People like Rob are doers. They want to help the organizations they work for to be successful and are often the most enthusiastic backers of the companies’ goals and missions. They are pushed by a desire to create improvements thought their initiative, rather live with the status quo.
A strategy for energizing your customers
The main reason marketers haven’t used these strategies to empower customers is simple. They know how to use concepts like reach, positioning, and key performance indicators (KPI) to design a marketing strategy and measure performance, but they lack a plan for word of mouth and have no vocabulary to talk about it. Empowered customers are people. We must think about individuals as influencers.
” We’ve become obsessed with technology, we use it too often as a crutch, we don’t go out and talk to customers–that’s where the insights and innovations are going to be. We need to get out from behind our dashboards and connect.” Mark Schaefer, a well-known top social media marketing expert and author of Marketing Rebellion: The Most Human Company WinsYour client is a marketing channel. In the new marketing channel, influence begins after the sale.
Marketing is about resonance. The best marketers seek ideas about what resonates with customers.
A new service discipline: Groundswell Customer Service
Nowadays, customers are making a lot of noise using the social media platform. They tweet and post on blogs, Facebook, and YouTube. Their voices, taken together, are more persuasive than any advertisement campaign.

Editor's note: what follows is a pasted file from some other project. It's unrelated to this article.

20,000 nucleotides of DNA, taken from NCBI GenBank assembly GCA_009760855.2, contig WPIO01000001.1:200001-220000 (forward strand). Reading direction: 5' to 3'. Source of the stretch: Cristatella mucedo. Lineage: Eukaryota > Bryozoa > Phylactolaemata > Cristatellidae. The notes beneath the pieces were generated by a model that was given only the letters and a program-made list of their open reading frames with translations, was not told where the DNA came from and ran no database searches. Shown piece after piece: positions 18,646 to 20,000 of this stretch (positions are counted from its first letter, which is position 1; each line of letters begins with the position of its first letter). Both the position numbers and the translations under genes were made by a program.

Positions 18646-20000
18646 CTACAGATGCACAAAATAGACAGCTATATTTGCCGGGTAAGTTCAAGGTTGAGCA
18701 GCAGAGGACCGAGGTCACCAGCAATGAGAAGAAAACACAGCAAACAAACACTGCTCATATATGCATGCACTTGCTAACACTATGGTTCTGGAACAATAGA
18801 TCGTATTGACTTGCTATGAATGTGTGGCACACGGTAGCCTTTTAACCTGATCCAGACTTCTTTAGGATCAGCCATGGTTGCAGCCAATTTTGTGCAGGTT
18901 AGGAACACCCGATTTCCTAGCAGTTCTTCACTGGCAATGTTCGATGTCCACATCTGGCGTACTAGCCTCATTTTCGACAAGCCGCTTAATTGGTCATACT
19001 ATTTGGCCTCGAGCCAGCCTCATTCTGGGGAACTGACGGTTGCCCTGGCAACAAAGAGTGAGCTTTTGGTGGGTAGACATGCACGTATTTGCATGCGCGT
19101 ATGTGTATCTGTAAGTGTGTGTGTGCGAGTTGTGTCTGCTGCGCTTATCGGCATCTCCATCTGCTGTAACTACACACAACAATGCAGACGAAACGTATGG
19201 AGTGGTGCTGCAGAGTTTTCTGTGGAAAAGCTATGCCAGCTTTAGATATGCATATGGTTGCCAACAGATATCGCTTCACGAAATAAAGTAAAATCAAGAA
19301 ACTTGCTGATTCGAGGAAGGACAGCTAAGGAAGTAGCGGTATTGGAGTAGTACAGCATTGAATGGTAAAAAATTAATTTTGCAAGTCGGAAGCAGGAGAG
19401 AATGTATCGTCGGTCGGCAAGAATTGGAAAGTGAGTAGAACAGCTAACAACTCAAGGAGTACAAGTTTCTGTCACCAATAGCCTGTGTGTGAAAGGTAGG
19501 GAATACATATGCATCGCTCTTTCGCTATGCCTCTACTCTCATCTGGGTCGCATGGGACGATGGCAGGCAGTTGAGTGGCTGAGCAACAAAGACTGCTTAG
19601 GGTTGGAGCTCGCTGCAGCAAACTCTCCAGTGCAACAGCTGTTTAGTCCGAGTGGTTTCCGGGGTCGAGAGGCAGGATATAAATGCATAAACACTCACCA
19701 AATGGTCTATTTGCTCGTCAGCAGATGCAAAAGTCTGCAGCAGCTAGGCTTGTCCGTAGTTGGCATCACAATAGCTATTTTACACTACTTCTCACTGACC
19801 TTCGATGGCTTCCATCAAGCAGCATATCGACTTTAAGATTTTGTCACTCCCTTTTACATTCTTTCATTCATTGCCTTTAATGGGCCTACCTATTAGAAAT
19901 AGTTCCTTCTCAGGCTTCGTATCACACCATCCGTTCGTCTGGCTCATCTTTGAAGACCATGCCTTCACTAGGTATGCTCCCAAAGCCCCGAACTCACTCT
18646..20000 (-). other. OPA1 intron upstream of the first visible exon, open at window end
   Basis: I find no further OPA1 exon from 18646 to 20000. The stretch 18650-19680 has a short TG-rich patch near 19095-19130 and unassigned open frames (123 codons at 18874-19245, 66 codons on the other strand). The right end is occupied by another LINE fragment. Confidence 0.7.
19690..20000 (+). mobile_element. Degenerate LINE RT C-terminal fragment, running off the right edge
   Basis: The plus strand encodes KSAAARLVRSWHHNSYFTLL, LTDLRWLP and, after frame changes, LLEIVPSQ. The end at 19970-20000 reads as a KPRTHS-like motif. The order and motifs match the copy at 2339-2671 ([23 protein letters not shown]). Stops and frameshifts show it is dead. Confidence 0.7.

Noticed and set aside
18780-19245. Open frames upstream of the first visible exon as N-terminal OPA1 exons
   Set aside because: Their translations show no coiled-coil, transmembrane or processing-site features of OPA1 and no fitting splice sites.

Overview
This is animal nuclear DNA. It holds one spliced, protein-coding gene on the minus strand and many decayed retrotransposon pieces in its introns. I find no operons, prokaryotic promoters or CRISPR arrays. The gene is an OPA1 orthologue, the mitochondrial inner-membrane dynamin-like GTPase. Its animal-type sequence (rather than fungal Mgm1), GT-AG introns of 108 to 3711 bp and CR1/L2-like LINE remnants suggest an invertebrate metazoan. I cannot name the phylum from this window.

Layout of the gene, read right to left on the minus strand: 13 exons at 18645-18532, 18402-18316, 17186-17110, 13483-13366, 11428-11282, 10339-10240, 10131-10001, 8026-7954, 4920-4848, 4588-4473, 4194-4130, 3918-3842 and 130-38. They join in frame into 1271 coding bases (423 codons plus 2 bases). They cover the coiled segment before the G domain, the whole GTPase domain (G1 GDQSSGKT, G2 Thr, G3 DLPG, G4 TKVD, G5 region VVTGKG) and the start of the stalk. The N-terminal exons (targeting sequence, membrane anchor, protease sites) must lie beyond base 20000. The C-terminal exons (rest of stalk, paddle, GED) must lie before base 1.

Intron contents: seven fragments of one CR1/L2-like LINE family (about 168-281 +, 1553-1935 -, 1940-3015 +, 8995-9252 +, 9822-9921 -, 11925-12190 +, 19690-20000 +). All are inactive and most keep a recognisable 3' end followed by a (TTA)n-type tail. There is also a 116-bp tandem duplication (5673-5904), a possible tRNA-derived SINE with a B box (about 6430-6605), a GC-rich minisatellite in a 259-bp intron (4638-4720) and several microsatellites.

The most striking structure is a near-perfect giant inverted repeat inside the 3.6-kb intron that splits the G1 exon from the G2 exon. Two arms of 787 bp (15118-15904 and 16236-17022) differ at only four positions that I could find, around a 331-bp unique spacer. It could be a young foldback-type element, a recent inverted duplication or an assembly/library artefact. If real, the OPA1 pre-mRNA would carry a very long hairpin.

According to Josh Bernoff and Ted Schadler, a groundswell customer service is a discipline where the employees connect with their clients wherever they are making noise, e.g., post and comments on LinkedIn, helping them and turning them into broadcasters of positive messages.
Here below is what you need to create a new customer service system:
1. Listen: use a tool like Salesforce Social Studio. I use another great tool, Mention, to identify people talking about a brand, company or industry. Until you know what people are saying, you don’t know where to start. And until you have a tool like this in place, you can’t be efficient in addressing online service issues.
These popular social media tools can help you gain deeper insights into your social media metrics:
2. Staff: build up a social engagement team. One of the best ways to prove to consumers that your brand has real humans behind it is to reveal the humans that work behind the brand. The key is to create a powerful system that not only addresses service issues, but helps them into word-of-mouth marketing opportunities.